Playing golf has
physical and mental health benefits for people of all ages, genders and
Pooling data from 5,000 studies it found the sport is likely to boost cardiovascular, respiratory and metabolic health - a range of factors linked to the risk of high blood pressure, diabetes and obesity.
>The findings, published in the British Journal of Sports Medicine, show playing golf could also help patients with heart disease, type 2 diabetes, bowel and breast cancer and stroke.
A regular round can help players meet and exceed minimum government recommendations for moderate to vigorous physical activity - at least 150 minutes of aerobic activity such as cycling or fast walking every week.
The study found that golfers typically burn a minimum of 500 calories over 18 holes, walking four to eight miles. Those using an electric golf cart typically chalk up four miles.
Increased exposure to sunshine and fresh air were found to be additional benefits.
The physical aspects of golf could also help reduce the risk of anxiety, depression and Alzheimer's disease, said the researchers.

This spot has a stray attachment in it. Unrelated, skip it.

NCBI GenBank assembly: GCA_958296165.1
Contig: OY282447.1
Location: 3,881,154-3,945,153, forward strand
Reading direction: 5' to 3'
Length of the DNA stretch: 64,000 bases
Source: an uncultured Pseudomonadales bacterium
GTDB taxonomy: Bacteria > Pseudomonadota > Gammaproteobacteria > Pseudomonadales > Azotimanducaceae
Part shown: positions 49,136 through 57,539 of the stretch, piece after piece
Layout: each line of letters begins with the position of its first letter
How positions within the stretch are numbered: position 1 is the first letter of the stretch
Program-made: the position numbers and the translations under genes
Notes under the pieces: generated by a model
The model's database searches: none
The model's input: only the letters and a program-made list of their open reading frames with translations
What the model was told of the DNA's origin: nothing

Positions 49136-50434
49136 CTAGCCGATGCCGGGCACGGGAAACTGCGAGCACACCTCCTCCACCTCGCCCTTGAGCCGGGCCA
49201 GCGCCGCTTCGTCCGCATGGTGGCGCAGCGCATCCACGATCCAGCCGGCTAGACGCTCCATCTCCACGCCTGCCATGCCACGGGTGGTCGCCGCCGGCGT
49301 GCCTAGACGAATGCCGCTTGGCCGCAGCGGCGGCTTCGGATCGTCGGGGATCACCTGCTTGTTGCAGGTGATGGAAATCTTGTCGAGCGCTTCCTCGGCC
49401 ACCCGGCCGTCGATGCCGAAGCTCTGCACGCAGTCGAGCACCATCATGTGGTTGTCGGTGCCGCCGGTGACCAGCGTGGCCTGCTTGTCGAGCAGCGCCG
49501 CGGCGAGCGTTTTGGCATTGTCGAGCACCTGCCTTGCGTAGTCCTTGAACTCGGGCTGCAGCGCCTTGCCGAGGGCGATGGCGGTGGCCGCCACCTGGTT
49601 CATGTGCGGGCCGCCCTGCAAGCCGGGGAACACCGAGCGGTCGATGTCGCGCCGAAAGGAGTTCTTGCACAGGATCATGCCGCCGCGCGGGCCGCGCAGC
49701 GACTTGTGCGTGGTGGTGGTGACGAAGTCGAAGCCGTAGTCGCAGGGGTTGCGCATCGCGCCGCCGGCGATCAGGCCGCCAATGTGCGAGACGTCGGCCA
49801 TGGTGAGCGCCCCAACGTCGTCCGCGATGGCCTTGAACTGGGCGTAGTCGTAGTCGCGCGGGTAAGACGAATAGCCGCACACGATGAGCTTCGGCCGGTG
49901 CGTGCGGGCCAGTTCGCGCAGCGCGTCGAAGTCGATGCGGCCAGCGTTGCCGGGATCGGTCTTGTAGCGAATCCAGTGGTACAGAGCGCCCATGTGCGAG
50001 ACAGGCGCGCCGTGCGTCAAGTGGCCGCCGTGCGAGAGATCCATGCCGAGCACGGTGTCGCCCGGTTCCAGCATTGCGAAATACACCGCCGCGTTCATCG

Dr Andrew Murray, of the Physical Activity for Health Research Centre at Edinburgh University, said: "We know the moderate physical activity that golf provides increases life expectancy, has mental health benefits and can help prevent and treat more than 40 major chronic diseases such as heart attacks, stroke, diabetes, breast and colon cancer.
"Evidence suggests golfers live longer than non-golfers, enjoying improvements in cholesterol levels, body composition, wellness, self-esteem and self-worth. Given that the sport can be played by the very young to the very old, this demonstrates a wide variety of health benefits for people of all ages."